... this height would enfilade the whole road either way and totally obstruct the approach of an enemy. There is besides a large castle on the southern paroi of mountains which hem in this valley, which would expose to a most galling fire and take in flank completely those who should attempt to force the passage whether coming from St Maurice or Brieg. We stopped two hours at Sion to mend a wheel and this gave me time to ascend the mountain on which the castle stands. There were several masons and workmen employed in the construction ...
— After Waterloo: Reminiscences of European Travel 1815-1819 • Major W. E Frye

... in again, stopping this time at the table, which Mr. John had pushed to the far side of the room, to get away from the fire. ...
— The Wide, Wide World • Elizabeth Wetherell

... for compromise were in vain. The die was cast. When Lincoln asserted that his oath of office bound him to preserve the Union at any cost, civil war became inevitable. The proslavery element opened fire on the American flag at Fort Sumter and forced its surrender April 14.[18] On the next day Lincoln issued a proclamation calling for 75,000 volunteers. 500,000 others were later called to defend the ...
— The Journal of Negro History, Volume 7, 1922 • Various

... satisfied that Ortega would be unable to reach Point Reyes, and that three days was not sufficient time to go around the head of such an estero. The exploring party returned in the night of November 3d, discharging their fire-arms as they approached. They reported that they found themselves obstructed by immense estuaries which ran extraordinarily far back into the land[31], but what caused their rejoicing was that they understood from the signs of the Indians that at two days journey from where they were there was a ...
— The March of Portola • Zoeth S. Eldredge

... is true, doubtless, that a man may be granted a very deep insight into the nature and being of God by spiritual meditation. That a fire does burn in the Bible, we do not deny. Throughout all ages of the Jewish and Christian churches men have lit their spiritual torches at this fire, and in their light they have seen Him who is invisible. This fire still burns, and ...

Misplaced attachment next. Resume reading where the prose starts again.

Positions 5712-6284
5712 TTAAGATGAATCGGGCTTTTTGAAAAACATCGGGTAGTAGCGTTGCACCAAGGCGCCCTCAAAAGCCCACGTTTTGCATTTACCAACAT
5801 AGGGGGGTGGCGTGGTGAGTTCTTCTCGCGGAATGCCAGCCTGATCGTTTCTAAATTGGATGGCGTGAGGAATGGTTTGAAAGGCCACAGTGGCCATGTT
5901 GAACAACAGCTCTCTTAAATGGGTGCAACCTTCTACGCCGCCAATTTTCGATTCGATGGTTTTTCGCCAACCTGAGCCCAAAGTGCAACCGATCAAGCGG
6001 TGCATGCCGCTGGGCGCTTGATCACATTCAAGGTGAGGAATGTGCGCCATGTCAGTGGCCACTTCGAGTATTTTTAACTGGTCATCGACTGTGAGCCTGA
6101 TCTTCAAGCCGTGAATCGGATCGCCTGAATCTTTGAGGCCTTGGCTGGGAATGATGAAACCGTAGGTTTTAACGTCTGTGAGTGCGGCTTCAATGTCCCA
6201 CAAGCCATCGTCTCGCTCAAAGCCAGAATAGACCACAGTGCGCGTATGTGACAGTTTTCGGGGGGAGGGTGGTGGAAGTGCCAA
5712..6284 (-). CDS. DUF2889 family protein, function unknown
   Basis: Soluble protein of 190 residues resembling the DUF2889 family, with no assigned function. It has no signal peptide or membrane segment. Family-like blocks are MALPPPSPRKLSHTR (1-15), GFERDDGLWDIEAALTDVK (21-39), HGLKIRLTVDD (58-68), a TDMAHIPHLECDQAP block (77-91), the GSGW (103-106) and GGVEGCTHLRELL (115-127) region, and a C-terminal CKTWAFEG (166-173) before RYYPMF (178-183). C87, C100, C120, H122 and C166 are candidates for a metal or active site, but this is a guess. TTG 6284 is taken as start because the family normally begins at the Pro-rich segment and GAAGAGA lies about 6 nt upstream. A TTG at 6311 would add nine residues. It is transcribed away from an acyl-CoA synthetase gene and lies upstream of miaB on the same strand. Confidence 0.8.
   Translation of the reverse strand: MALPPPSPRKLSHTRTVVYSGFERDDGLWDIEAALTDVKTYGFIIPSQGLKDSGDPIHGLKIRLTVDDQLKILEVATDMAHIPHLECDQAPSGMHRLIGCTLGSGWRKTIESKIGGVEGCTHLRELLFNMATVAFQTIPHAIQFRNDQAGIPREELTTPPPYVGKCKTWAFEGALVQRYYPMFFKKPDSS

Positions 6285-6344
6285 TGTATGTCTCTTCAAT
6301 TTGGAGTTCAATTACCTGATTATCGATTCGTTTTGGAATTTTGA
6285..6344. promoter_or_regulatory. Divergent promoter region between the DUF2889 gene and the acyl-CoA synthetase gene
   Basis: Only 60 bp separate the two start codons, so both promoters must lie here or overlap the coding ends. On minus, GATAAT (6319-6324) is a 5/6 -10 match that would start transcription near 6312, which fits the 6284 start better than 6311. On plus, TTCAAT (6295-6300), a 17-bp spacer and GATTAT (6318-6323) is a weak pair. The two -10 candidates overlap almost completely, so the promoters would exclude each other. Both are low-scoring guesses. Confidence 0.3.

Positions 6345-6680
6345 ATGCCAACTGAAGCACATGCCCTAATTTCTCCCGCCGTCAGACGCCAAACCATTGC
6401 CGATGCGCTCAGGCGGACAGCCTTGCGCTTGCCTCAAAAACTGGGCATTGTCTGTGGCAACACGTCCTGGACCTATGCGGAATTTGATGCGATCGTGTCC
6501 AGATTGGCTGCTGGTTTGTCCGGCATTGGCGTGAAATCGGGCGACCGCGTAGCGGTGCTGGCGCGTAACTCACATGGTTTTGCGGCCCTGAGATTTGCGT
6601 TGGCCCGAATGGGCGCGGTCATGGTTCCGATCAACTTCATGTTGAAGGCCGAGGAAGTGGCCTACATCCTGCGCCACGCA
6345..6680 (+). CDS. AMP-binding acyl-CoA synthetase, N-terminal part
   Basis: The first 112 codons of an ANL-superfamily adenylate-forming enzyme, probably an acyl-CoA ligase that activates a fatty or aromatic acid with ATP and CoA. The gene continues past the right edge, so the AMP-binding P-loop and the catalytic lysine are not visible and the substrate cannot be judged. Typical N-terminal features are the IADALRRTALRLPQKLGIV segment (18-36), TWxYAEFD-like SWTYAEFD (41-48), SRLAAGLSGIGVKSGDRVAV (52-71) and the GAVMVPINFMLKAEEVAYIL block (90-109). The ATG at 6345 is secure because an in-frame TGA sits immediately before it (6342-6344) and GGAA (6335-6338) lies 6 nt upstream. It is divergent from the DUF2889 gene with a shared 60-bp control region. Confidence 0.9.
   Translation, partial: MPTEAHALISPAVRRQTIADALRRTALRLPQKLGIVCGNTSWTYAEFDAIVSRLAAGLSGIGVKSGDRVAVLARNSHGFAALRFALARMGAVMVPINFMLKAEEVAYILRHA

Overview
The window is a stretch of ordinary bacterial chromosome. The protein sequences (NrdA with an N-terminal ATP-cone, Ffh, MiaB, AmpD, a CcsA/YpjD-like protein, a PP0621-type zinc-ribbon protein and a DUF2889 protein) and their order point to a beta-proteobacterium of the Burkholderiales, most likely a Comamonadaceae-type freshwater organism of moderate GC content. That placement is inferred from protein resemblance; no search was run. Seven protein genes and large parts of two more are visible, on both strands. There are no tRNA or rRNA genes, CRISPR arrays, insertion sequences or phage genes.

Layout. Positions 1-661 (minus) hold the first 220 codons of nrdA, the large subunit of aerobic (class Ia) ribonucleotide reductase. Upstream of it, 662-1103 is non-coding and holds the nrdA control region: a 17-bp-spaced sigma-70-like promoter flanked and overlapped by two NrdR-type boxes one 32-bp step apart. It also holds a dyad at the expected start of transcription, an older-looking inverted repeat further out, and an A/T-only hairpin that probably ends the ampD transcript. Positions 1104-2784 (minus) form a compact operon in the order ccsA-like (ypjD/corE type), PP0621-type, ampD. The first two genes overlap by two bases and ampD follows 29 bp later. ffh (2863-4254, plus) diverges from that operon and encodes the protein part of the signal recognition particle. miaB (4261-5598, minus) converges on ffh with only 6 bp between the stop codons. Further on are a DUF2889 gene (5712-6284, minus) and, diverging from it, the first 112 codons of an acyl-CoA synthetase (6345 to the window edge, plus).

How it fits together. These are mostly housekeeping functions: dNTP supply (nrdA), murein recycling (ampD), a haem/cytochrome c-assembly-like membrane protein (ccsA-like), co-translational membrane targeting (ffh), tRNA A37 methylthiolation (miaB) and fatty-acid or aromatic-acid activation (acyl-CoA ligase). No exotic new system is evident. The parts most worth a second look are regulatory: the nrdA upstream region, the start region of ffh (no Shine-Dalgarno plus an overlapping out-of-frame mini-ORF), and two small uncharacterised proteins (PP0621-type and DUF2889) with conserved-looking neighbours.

— The Great Doctrines of the Bible • Rev. William Evans

... back, and two eyes blazing with fever and that fire of the soul of which fever is the mere physical symbol greeted him from the midst of a huge bed drawn up against the opposite wall. Then two arms rose, and the moaning cry of "Thomas! Thomas!" changed to a shout, and he knew himself to be in the ...
— The Circular Study • Anna Katharine Green

... resistance, he should be freed from all humanity dictated by his orders or his inclination. Upon being inquired of by three gentlemen who went on board his ship for that purpose respecting the reason of this extraordinary summons, he replied that he had orders to set on fire all the seaport towns from Boston to Halifax, and that he supposed New York was already in ashes. He could dispense with his orders, he said, on no terms but the compliance of the inhabitants to deliver up their arms ...
— The Loyalists of America and Their Times, Vol. 1 of 2 - From 1620-1816 • Egerton Ryerson

... and coffee had already been brought from the boats and the Indians soon had a rousing fire which soon heated the stones to red heat. Three of these had been joined together to make a sort of three corner oven and into this the potatoes were placed, while over another portion of the fire the bacon was fried and the ...
— The Boy Scouts on the Yukon • Ralph Victor

... Vatican Library, and translated into French by Jehan le Marchant, a poet of the thirteenth century. And these all relate the way in which the Sanctuary dedicated to the Virgin was rebuilt after destruction by fire. ...
— The Cathedral • Joris-Karl Huysmans

... dimensions that evolved the police. There come occasions when the normal concentration of an individual upon his own immediate concerns becomes impossible; as, for instance, when a man who is stocktaking in his business premises discovers that the house next door is on fire. A great many people who have never troubled their heads about anything but their own purely personal and selfish interests are now realising that quite a multitude of houses about them are ablaze, and that the fire ...
— What is Coming? • H. G. Wells